SAN FRANCISCO (Reuters) – Hewlett Packard Co said on Wednesday it would lay off roughly 27,000 employees or about 8 percent of its workforce to jumpstart growth, and its shares rose 11 percent.
The company said the layoffs would be made mainly through early retirement and would generate annual savings of $3 billion to $3.5 billion as it exits fiscal year 2014.
The world’s No. 1 personal computer maker, which employs more than 300,000 people globally, also said on Wednesday that it had a 30 percent decline in second-quarter profit and a 3 percent decline in revenue in the quarter, compared with a year ago.
Layoffs “adversely impact people’s lives, but in this case, they are absolutely critical to the long-term health of the company,” Chief Executive Meg Whitman said on a conference call with analysts.
The company will take a pretax charge of $1.7 billion in fiscal 2012 related to the layoffs.
HP has been trying to move past the internal upheaval that marked 2011, including the departure of two chief executives.
Whitman, a veteran Silicon Valley executive who took the top job last September, has been trying to turn around the company.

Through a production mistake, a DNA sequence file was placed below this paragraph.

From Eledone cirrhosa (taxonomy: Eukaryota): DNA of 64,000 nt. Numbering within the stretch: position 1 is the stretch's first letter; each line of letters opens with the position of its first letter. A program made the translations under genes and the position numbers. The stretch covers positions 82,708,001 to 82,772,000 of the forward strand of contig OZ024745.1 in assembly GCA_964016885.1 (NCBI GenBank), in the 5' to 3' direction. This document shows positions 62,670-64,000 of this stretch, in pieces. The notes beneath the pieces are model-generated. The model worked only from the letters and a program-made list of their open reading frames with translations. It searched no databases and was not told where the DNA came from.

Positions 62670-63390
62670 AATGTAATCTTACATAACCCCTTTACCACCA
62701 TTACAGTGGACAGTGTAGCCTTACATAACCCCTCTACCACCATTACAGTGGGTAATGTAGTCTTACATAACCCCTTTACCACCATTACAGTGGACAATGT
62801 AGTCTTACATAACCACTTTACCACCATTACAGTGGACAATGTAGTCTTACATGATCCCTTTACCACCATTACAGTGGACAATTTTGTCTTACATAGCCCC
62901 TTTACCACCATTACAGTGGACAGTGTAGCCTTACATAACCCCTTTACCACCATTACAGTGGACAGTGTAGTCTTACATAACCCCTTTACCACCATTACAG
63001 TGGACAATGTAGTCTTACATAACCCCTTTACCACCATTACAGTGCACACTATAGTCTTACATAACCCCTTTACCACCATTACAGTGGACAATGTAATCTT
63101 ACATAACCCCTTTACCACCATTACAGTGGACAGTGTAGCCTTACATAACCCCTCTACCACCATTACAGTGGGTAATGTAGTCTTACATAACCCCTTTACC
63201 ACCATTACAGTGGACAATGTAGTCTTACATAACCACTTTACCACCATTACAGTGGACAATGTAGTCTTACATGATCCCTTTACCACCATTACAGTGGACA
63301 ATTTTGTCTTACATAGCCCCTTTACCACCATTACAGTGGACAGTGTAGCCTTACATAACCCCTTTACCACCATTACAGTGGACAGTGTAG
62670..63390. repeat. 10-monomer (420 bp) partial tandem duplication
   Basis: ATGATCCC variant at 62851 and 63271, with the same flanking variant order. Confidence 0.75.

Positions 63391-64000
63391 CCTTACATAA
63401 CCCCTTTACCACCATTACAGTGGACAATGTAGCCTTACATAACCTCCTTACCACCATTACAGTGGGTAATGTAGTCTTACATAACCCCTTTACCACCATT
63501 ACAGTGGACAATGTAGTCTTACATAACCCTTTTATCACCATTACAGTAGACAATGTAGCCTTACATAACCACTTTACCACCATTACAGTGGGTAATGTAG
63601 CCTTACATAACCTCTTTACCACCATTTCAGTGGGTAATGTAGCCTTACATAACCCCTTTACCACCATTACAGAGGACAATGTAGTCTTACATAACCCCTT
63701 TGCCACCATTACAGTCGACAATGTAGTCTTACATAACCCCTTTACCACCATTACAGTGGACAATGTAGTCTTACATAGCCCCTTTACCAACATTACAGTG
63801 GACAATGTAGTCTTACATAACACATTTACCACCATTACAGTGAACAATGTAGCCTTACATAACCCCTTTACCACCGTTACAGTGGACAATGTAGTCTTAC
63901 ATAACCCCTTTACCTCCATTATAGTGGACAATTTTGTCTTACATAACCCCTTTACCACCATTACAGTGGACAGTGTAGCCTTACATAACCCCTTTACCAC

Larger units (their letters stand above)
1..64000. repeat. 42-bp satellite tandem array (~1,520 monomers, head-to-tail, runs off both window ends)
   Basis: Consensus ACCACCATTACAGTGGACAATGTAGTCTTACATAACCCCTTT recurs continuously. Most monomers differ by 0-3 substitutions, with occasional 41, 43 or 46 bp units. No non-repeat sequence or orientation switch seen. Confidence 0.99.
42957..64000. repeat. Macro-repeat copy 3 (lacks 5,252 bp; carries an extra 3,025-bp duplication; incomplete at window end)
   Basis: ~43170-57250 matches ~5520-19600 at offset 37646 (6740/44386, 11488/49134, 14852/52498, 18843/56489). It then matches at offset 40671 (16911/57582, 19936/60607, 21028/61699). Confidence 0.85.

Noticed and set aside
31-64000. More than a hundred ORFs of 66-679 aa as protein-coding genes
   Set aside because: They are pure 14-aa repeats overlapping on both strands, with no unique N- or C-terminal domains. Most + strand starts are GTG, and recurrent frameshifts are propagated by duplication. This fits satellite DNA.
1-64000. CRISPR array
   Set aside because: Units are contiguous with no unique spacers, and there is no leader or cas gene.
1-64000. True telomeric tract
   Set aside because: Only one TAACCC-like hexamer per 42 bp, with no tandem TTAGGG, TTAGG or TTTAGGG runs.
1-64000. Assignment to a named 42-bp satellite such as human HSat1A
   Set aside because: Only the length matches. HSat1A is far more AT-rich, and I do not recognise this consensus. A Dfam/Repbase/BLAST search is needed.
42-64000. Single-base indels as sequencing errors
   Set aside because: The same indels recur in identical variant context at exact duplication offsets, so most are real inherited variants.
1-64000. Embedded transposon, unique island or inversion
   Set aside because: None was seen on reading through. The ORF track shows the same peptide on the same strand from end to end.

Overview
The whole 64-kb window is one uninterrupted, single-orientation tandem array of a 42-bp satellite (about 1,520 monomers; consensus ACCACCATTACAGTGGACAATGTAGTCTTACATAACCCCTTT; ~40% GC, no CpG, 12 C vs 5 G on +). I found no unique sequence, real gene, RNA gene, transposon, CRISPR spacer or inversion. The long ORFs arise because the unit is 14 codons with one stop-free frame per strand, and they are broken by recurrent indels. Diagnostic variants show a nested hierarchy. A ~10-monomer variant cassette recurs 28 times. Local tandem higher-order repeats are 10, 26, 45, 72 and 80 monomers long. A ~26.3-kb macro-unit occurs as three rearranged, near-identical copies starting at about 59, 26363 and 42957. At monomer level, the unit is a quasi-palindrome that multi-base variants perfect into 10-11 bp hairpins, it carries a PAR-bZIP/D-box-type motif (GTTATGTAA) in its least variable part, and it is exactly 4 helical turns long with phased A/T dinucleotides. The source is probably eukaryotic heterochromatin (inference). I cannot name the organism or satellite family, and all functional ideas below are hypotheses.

HP reported second-quarter net income of $1.59 billion, or 80 cents a share, compared with $2.3 billion, or $1.05 a share, a year ago. Revenue of $30.69 billion was down 3 percent compared with the same period last year.
Excluding items, HP said it earned 98 cents a share, compared with analysts’ average estimate of 91 cents, according to Thomson Reuters I/B/E/S.
AUTONOMY FOUNDER LEAVES
HP’s acquisition of British software company Autonomy for over $11 billion is facing challenges, and results in the division fell short of HP’s expectations, Whitman said.
HP has moved the division under its chief strategy officer Bill Veghte, and Autonomy founder Mike Lynch will be leaving the company.
Results from HP’s other divisions were also weak.
Sales from the personal systems group, encompassing PCs, were flat with a decline in sales to consumers offsetting revenue from commercial clients.
Revenue from its bread-and-better printing group, which is being merged with the PC group, fell 10 percent after weak consumer and corporate demand.
“We improved the channel inventory to within an acceptable range,” Whitman said on the call, referring to the printing group. “However, we continue to face a weak demand environment.”
Sales of enterprise servers, storage and networking equipment fell 6 percent.
HP shares rose to $22.35 after hours after closing down 3.2 percent at $21.08.
(Reporting By Poornima Gupta; Editing by Bernard Orr)